Dark matter may have helped end the age of dinosaurs, new research reveals.
Our solar system revolves around the Milky Way Galaxy once every 250 million years. During its journey, the Sun and its attendant planets weave up-and-down through the central disk of stars ever 30 million years or so. Regular matter, such as stars, planets, and asteroids, are concentrated within this disk, along with exotic dark matter, which cannot be seen by telescopes.
Dark matter affects normal material through the influence of gravity. New analysis shows that gravitation could perturb the Oort Cloud surrounding the Solar System, sending comets to rain down on the inner solar system, and could also affect the behavior of the Earth's core. Either of these influences could result in mass extinctions, researchers theorize. It is possible that the asteroid strike that ended the age of dinosaurs may have been sent to Earth during one of these passes through the central disk of the Milky Way.
"We are fortunate enough to live on a planet that is ideal for the development of complex life. But the history of the Earth is punctuated by large scale extinction events, some of which we struggle to explain. It may be that dark matter - the nature of which is still unclear but which makes up around a quarter of the universe - holds the answer," Michael Rampino of New York University said.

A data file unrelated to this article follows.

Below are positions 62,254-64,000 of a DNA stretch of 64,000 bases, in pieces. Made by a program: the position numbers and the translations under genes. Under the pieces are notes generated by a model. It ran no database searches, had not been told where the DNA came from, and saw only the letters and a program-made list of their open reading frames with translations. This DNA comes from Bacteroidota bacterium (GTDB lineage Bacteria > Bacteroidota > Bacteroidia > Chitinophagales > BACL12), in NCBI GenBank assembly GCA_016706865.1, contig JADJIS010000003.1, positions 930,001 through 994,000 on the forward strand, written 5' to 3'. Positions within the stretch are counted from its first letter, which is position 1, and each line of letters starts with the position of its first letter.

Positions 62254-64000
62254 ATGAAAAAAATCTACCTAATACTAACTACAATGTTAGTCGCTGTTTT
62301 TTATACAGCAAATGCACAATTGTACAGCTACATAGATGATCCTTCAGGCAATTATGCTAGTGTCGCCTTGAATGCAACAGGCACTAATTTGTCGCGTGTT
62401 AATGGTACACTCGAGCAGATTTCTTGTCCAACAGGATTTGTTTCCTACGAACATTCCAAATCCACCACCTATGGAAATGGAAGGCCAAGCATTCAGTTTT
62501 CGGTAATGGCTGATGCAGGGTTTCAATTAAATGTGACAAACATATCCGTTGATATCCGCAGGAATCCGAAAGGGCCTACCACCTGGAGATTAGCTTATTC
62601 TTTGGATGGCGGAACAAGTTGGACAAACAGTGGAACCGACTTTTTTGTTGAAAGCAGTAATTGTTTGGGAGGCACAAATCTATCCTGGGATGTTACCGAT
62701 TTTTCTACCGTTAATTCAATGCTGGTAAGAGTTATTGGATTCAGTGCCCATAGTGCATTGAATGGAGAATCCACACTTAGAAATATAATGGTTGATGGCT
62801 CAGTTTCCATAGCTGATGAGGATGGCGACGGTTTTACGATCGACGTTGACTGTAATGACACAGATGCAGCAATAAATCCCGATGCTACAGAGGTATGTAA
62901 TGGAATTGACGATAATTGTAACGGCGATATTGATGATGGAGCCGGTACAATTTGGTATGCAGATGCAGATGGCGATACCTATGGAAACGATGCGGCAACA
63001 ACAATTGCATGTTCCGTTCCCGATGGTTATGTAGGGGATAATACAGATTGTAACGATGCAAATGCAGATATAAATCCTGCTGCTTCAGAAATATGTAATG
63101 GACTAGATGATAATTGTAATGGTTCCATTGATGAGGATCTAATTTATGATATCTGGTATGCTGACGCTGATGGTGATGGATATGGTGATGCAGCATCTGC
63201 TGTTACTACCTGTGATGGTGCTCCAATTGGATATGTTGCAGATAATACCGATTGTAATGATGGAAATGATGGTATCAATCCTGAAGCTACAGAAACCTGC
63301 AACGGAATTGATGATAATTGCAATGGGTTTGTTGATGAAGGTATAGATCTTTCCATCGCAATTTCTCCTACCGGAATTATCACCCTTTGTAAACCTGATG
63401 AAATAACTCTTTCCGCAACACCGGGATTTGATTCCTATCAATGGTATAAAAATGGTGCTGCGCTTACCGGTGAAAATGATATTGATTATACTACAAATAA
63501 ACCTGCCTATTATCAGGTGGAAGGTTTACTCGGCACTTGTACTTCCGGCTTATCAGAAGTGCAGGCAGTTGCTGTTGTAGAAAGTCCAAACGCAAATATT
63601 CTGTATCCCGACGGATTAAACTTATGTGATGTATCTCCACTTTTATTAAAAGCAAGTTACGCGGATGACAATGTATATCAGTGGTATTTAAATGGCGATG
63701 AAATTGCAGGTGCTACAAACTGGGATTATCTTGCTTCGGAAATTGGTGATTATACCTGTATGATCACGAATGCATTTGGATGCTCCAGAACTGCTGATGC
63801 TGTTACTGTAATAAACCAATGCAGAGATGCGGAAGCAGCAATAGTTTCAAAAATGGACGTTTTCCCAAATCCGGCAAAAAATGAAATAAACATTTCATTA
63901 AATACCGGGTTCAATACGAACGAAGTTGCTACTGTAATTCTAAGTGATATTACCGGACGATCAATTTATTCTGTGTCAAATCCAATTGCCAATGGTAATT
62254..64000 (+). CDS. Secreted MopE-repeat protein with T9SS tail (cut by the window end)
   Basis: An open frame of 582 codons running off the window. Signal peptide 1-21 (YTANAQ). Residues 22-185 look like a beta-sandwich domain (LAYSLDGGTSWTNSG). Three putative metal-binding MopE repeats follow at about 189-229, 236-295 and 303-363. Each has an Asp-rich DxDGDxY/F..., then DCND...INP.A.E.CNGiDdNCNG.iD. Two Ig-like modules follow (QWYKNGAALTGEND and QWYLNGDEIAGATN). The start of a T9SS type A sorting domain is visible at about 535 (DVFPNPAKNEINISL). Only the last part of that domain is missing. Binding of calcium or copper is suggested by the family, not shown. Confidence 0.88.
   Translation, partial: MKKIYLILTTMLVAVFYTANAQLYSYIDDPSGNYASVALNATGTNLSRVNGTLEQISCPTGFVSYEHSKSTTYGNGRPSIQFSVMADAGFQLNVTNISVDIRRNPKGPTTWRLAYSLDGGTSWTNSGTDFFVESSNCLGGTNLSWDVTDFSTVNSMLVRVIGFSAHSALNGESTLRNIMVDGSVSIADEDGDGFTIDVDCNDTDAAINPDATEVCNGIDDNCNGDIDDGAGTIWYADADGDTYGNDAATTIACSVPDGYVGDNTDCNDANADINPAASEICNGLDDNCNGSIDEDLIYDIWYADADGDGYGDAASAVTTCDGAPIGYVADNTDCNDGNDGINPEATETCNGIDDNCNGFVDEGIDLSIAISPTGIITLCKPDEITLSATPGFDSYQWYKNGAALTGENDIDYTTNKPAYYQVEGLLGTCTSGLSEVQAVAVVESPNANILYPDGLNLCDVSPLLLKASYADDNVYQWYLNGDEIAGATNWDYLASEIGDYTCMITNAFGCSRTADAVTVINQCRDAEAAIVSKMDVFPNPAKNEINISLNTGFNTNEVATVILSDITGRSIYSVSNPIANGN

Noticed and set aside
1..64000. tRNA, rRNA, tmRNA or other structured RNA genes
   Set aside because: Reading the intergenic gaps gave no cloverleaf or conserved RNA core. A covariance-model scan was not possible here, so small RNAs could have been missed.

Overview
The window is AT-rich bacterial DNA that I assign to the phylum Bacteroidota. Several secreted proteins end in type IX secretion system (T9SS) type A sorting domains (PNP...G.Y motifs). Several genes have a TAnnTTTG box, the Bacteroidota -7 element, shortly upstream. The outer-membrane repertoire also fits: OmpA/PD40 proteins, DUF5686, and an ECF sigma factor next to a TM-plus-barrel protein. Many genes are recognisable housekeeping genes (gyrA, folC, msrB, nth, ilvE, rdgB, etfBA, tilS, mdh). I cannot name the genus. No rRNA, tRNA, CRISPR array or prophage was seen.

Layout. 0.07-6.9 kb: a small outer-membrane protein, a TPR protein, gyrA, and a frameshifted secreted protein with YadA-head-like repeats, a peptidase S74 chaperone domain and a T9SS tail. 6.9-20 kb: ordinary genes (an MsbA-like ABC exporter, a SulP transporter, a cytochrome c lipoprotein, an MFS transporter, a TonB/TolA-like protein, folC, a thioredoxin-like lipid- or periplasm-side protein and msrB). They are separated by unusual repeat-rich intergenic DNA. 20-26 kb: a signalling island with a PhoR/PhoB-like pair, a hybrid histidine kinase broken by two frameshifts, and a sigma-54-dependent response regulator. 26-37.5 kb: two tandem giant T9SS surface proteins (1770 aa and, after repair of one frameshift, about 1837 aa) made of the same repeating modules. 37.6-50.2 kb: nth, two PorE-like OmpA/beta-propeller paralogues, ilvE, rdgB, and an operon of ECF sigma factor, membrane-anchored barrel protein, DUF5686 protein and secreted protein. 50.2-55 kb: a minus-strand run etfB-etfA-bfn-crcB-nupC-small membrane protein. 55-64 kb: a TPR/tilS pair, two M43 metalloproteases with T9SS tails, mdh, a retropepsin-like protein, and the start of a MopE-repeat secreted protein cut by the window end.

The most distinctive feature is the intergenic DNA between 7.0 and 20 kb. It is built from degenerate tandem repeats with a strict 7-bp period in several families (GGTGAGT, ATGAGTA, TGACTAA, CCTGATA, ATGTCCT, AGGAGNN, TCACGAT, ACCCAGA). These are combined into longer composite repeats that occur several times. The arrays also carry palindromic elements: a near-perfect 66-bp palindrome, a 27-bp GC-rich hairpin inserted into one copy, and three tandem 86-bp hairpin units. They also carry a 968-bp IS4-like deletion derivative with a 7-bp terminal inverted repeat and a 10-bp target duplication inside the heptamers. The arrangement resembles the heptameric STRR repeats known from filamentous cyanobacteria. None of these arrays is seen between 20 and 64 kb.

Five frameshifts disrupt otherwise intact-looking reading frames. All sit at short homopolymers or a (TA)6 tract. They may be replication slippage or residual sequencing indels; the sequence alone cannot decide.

It is possible that dark matter can accumulate in the core of the Earth. There, these particles would, eventually, annihilate each other, producing heat. This extra energy could alter the behavior of the molten cores of the Earth, potentially leading to catastrophic volcanic eruptions, magnetic field reversals, and subsequent extinctions. Average sea levels show a correlation with the 30 million-year cycle of movement through the galactic disk, which could also have an effect on wildlife.
This new research could provide biologists with information regarding possible causes of extinctions in the geological past of the Earth. It could also help astronomers chart the concentration of dark matter throughout the Milky Way.
Dark matter has never been directly observed by astronomers, but rotational rates of galaxies suggest that an unseen form of matter must exist throughout the Universe. There is simply not enough normal matter to account for observed rotational rates.
Although the presence of dark matter could explain some mass extinctions on Earth, the process is unlikely to be responsible for all such events.
Analysis of extinctions and their possible tie in with Earth's orbit around the Milky Way was profiled in the Monthly Notices of the Royal Astronomical Society.